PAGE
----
How much money will you have for your program? We are all facing budget cuts these days, which means money is even more important to discuss! A few ways schools do it: each sport gets a certain amount of money allotted to coaches they spend as they need, school has an overall athletic budget, school gives football a certain amount and rest is covered by boosters, etc. It is very important to have an understanding of how the money works. Do you have to fundraise for transportation, or is that covered? Do you have to pay to use the field during the summer or no? What about an overnight camp you might want to have? How is this funded? Can you do your own fundraising to buy the “over and above things?” Get as much information as possible about the financial details of the football program at this new school. My budget was once nailed for the reconditioning of helmets twice in one year! I had to pay for the last guy who failed to send in the helmets right after the season, so I had to pay the bill in August; and then I had to pay when I got the helmets my team used eight months later. I also had to raise money for a storage container at one school. $2500 we had never talked about before I took the job. Would it have been a deal breaker? No, but it would have told me a LOT about the way money was handled.
5. The Facilities
At Linfield Christian in Temecula, we put in a 1.2 million dollar beautiful Field Turf field in my first year as their Head Coach. Three years later when I went to Capo, we practiced on one of the worst grass fields I’ve ever seen! And we had to drive about a half of mile to get there as it was on another schools campus. Again, something I didn’t investigate enough. I knew they played their games off campus, but didn’t know about the practice situation. That was a big headache I had to deal with. Not ideal at all to get in your car every day and transport EVERTHING you need for a football practice. That’s when I had to go and raise money for a storage shed for us to have at that facility. There was no vision to have something like that there because “it was never done before.” You see, they used to practice right on campus, on a nice field, and I knew about that. But then the board decided to remove about half of the field because they put a driveway through that part of campus. Talk about a game changer!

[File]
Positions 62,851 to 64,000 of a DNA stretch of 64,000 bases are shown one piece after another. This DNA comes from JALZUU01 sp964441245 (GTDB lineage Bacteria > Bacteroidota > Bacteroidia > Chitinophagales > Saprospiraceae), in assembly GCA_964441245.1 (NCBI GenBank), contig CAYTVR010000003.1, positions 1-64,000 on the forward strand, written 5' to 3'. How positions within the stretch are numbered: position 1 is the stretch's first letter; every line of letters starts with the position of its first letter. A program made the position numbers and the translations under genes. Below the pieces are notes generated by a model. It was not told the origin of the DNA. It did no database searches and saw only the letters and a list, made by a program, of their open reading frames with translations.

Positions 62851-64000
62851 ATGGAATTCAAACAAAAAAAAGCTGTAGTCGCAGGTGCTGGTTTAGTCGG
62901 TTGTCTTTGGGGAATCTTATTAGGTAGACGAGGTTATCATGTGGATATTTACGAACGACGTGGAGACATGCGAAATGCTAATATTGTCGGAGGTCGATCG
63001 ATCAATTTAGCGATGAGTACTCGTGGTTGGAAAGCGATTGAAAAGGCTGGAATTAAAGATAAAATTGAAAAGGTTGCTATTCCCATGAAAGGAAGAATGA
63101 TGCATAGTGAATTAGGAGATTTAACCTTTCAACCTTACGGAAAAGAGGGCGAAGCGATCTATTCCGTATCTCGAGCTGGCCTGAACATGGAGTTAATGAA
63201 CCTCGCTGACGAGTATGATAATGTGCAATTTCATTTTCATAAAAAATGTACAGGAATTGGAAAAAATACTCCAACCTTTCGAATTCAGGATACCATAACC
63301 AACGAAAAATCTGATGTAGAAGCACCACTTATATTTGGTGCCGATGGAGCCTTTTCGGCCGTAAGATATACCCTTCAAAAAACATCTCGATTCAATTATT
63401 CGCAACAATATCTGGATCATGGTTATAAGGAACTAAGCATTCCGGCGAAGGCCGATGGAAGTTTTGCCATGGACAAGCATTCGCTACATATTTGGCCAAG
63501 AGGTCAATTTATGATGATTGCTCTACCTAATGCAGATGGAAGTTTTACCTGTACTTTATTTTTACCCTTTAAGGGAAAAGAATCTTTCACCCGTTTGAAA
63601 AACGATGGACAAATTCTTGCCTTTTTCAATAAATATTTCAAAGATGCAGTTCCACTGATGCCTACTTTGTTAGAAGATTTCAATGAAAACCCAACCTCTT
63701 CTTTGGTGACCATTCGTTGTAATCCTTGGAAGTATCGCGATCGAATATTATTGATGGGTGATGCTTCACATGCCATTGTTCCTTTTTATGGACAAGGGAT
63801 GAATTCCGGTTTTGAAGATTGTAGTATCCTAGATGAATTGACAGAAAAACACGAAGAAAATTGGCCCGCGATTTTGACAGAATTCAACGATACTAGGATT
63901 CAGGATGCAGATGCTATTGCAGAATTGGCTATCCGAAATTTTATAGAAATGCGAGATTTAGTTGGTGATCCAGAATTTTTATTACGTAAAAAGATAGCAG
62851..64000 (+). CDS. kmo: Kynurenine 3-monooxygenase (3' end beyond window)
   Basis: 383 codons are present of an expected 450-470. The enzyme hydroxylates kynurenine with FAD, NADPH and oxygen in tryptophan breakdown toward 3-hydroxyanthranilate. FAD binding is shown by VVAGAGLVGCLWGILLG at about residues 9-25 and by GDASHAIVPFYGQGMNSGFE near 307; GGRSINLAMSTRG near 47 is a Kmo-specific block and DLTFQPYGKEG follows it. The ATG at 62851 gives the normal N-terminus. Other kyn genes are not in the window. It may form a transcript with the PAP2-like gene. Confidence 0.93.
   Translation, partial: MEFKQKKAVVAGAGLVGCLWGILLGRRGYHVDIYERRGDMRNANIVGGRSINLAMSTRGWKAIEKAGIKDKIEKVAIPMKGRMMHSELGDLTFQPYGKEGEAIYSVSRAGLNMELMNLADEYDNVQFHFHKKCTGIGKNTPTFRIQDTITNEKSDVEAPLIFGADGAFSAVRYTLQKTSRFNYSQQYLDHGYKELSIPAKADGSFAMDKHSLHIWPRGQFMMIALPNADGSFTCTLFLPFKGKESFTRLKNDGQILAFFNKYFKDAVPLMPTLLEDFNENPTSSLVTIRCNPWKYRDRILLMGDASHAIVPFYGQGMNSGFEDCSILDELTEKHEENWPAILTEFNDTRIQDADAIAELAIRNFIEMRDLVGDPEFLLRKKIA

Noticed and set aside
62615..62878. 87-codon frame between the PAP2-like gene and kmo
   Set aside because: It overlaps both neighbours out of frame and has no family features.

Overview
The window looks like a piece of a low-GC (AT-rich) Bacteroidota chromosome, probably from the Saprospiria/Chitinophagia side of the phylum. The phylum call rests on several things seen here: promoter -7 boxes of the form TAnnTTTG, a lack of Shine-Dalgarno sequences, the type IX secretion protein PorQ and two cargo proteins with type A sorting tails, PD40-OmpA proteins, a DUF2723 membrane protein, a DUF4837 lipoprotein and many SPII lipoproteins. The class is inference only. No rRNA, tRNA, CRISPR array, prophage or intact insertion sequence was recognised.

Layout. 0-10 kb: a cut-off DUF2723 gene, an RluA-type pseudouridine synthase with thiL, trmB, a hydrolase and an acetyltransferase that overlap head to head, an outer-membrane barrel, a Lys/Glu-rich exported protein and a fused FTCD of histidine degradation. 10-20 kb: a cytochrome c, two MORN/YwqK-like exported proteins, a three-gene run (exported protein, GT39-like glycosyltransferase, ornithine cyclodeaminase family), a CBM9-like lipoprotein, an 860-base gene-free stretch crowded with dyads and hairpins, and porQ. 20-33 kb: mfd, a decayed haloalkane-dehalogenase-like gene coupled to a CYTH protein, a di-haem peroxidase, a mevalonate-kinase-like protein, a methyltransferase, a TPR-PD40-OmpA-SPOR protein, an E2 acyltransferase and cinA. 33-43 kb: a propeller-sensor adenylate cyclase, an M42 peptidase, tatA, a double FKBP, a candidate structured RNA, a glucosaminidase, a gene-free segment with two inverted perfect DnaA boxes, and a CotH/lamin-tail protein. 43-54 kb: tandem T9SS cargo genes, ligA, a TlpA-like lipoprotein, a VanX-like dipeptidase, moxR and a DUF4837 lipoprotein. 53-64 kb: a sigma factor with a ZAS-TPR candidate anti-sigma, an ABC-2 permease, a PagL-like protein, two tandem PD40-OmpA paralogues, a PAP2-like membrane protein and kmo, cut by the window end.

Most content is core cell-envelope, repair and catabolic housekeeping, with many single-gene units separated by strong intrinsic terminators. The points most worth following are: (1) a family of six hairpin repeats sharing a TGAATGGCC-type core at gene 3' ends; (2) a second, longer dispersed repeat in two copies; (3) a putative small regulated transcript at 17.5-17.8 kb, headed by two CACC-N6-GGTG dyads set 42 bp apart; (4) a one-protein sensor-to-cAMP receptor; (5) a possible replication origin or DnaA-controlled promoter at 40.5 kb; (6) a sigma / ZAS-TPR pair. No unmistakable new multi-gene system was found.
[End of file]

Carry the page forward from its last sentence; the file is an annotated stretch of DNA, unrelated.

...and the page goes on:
Find out about the game facility, the practice facility, the weight room, the locker room, everything you can think of facility wise. Is there field hockey that you share the field with during the Fall? Junior high football games to deal with? Frosh, JV and Varsity have how many fields to use? Where do you practice when the frosh team has a 3 pm game? There are a lot of issues! If you don’t HAVE to have the job, facilities might be something that turns you away. Facilities can be one of those BIG headaches if not done the right way.
6. The Philosophy
What is the overarching philosophy of the school board and administration about athletics? Is athletics something they do, or someone they are? HUGE difference! This philosophy of where athletics fits on a high school campus starts at the top, with the board of the school and works its way down. You can have administrators who don’t buy in to the vision of the school board, but ultimately, the board will win that. You can have an immediate supervisor in an athletic director who has athletics as a priority on campus, but if the “real decision makers” on campus don’t agree with his vision, it will not matter.